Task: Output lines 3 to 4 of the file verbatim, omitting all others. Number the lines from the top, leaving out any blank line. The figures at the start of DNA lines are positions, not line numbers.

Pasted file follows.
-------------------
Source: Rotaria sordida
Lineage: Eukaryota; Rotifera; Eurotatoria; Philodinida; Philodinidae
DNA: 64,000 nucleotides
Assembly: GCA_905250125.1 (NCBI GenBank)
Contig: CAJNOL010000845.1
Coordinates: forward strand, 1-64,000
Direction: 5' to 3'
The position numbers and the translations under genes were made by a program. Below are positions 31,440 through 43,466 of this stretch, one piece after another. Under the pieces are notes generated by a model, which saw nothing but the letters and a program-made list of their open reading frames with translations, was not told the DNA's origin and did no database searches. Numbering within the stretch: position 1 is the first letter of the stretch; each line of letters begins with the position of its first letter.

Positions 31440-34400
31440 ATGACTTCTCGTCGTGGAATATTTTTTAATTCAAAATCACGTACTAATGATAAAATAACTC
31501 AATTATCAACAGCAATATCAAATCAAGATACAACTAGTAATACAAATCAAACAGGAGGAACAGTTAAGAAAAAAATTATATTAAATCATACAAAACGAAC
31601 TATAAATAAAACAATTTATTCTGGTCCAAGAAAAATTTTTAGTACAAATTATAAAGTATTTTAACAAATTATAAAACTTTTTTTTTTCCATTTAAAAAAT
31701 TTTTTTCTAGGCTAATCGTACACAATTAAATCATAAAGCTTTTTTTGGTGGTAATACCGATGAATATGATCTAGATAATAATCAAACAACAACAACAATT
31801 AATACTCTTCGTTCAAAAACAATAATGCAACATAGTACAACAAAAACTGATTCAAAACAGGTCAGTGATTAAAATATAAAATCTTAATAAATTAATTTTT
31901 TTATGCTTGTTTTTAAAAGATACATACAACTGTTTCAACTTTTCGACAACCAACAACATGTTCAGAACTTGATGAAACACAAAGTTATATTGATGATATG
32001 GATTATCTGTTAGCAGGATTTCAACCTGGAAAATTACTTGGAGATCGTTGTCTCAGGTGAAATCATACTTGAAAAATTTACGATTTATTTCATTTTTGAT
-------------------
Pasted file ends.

DNA: 64,000 nucleotides
Assembly: GCA_905250125.1 (NCBI GenBank)